From an outside perspective, it's such an important, high-pressure job - I'm curious what it's like from your perspective as the thing that you wake up and do every day for work.

CallMeMaybe91184 karma

Okay, let me do this question by question.

1) I am currently on day shift. There’s not really a normal day. A standard day to day is arriving to work and getting a passdown from the night shift person I’m relieving including any big or ongoing events along with venting and bitching. I can be assigned to one of three positions, phones, dispatch or radios. I plug in my headset regardless of position in case I have to pick up to assist really quickly.

I do a morning checklist where we check and test all our equipment and then settle in for a 12 hour shift. On phones, we can get a ton of mundane calls or some high pressure emergency ones. Some days I work 5 cardiac arrests and some days it’s all chronic coughs and smoke detector requests. Cardiac arrests actually are some of the easiest calls if you can get control of the situation because no matter what you do, you can’t make it worse. The worst calls are when the caller is too incoherent and hysterical so you don’t know what you’re sending your crews into or how to help, the feeling of helplessness is pretty intense.

If I’m on radios I assist and track units all day, which can be tedious and exhausting because it’s constant with no down time. If I’m on dispatch I tell people where to go and am in charge of keeping my county covered adequately with resources. The hardest part about radios is commands, which are calls and situations that carry a high risk to our responders and require a dedicated radio operator, these are things like house fires, traffic accidents with entrapment, water rescues. We have been getting a lot of house fires caused by lightning strikes lately and a lot of gas leaks because people don’t call before they dig.

I have an hour break where I usually take a nap towards the end of my shift. Sometimes it’s too busy to take a break. Then we do passdown to the oncoming shift.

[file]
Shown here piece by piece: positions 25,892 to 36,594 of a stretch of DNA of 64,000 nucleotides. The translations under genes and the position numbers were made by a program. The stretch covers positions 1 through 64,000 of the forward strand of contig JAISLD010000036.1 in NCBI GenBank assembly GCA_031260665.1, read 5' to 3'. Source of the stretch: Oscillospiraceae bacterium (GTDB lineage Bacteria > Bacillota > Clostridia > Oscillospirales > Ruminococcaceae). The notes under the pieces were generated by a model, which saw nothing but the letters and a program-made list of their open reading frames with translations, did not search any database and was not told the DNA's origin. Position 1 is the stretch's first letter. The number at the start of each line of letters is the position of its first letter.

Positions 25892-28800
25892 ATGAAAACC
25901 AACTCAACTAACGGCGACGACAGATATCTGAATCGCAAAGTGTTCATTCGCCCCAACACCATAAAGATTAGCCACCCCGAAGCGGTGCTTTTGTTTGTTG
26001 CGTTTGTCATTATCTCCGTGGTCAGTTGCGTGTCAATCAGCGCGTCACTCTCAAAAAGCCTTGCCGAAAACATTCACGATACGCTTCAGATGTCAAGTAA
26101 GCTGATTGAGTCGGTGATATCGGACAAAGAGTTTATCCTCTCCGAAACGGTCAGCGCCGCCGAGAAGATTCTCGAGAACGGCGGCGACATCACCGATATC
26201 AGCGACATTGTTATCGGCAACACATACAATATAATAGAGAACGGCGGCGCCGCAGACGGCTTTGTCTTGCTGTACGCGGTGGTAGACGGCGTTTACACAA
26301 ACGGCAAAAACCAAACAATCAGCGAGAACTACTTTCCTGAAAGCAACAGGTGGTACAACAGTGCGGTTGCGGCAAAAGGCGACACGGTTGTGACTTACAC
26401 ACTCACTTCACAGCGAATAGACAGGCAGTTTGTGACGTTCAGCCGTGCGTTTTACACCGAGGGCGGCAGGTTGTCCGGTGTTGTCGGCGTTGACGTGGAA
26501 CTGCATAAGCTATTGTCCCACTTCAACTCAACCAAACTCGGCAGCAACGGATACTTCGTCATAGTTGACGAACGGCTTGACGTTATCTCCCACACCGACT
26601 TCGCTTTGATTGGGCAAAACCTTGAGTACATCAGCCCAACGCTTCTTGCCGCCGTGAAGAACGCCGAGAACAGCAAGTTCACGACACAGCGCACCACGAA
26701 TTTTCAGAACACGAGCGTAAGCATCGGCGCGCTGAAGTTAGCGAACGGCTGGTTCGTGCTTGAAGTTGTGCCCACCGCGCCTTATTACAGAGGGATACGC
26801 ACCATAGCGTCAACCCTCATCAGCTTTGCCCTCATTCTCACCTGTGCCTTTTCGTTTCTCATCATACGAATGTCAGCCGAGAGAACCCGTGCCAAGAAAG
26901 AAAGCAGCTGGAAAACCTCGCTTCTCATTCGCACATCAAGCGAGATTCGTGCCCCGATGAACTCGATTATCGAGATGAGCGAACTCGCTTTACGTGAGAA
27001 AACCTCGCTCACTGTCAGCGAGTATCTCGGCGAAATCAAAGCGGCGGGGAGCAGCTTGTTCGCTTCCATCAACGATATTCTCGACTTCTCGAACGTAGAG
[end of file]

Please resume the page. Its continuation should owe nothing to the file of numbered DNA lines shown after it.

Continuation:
2) The center I work at is located in a police station and we are physically next to the room where the police dispatchers are. Other places I’ve visited have been located in regular office buildings. There’s talk of moving our back up center into a fire station but it’s currently located in an office park.

3) We have 7 people on each shift at minimum but lately we’ve had 9 or 10.

4) my desk has 9 monitors, two sets of speakers, a radio console and a phone with location technology that gives us an “ALI” or automatic location information when we get a 911 call. ALIs can be accurate or totally off. We have a few types of map plots, a phase 1 which is most older phones that will only give us the nearest cell tower, phase 2 which gives us a general location but it can be a few houses or streets off, a VOIP which is voice over IP phones and they give us the registered address which people forget to update when they move or landlines which give us the direct address.

I also have my personal PC where I have an additional location program called RapidSOS that uses GPS technology similar to Uber from your phone and tends to be more accurate but it doesn’t always work. I also have protocols up and some sites from our SharePoint that assist me at work plus whatever I’m surfing on the internet at the time.

Misc stuff on my desk right now is a pen and scrap paper, my water bottle, my headset and headphones and a melting smoothie lol.